General English


  • A futures exchange term used to describe a structure next to or adjacent to a trading pit or ring where exchange employees record and report price changes in futures contracts as they occur. Pulpit also refers to amateur or non professional speculators in contrast to professional hedgers, speculators and traders.

Origin & History of “pulpit”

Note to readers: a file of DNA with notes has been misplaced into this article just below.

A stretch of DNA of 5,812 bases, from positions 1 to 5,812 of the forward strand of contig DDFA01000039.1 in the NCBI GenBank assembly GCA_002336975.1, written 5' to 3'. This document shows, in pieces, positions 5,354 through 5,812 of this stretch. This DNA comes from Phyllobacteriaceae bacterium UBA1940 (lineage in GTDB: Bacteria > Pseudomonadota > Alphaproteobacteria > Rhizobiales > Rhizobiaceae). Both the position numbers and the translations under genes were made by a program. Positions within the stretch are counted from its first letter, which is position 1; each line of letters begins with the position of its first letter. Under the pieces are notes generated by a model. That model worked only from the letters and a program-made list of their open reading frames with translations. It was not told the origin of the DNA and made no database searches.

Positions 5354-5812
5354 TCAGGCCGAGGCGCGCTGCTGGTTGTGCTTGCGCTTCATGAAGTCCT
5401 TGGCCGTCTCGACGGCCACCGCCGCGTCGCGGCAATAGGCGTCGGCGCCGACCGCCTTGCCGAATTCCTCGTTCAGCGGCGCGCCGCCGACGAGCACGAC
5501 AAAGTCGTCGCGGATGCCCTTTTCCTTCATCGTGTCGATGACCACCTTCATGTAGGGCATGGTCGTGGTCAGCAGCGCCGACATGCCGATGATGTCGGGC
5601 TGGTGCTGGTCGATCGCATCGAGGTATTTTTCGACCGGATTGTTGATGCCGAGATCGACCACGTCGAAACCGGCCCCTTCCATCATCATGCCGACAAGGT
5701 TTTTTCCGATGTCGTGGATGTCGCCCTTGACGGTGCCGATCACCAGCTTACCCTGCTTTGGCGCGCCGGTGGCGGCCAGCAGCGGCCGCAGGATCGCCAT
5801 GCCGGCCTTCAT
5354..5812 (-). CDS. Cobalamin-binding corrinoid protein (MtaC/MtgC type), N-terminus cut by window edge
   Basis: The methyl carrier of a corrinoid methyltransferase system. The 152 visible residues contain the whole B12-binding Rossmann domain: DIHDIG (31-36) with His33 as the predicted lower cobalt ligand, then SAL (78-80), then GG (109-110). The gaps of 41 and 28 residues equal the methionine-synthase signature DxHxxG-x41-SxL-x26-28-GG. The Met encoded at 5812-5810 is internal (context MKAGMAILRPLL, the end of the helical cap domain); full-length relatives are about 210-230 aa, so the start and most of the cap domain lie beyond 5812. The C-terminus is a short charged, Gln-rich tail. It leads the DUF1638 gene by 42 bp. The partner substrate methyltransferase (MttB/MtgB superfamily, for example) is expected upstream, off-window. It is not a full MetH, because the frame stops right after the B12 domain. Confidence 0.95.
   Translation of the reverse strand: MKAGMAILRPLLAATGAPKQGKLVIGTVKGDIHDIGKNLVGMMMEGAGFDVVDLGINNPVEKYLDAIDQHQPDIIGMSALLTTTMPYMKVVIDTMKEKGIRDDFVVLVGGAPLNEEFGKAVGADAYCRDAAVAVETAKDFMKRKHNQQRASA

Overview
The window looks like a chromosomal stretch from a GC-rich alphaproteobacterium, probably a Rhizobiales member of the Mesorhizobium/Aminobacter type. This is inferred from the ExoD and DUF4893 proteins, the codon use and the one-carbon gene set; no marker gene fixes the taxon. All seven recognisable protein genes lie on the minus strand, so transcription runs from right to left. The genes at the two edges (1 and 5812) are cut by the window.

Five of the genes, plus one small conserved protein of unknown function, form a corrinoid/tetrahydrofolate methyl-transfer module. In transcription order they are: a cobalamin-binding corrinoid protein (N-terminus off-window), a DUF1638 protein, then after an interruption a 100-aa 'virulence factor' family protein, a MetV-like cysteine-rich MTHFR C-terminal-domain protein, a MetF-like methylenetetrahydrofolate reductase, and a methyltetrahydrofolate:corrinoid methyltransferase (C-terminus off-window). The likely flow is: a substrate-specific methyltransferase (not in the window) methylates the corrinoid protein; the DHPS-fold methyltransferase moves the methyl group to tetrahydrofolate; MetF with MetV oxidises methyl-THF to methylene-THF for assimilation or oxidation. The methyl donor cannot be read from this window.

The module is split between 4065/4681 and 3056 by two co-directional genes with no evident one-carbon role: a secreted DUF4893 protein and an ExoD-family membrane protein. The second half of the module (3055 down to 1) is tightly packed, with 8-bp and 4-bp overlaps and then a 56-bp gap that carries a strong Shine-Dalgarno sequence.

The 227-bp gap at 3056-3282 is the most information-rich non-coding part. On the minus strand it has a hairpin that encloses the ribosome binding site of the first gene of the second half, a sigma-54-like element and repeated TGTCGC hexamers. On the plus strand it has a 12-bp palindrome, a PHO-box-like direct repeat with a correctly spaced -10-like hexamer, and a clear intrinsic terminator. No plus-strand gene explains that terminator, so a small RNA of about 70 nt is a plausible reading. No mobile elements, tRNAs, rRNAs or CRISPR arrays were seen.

Classical Latin pulpitum, a word of unknown origin, denoted ‘platform, stage’. this sense was originally carried over into English (Miles Coverdale, in his 1535 translation of II Chronicles 6:13, wrote ‘Salomon had made a brasen pulpit … upon the same stood he’, where the 1611 Authorized Version was later to have ‘Solomon had made a brasen scaffold … and upon it he stood’). But it was eventually swamped by a subsidiary sense which emerged in medieval Latin: pulpitum had been applied particularly to platforms on which people stood to speak in public, and in ecclesiastical usage it came to denote a ‘raised structure on which preachers stand’.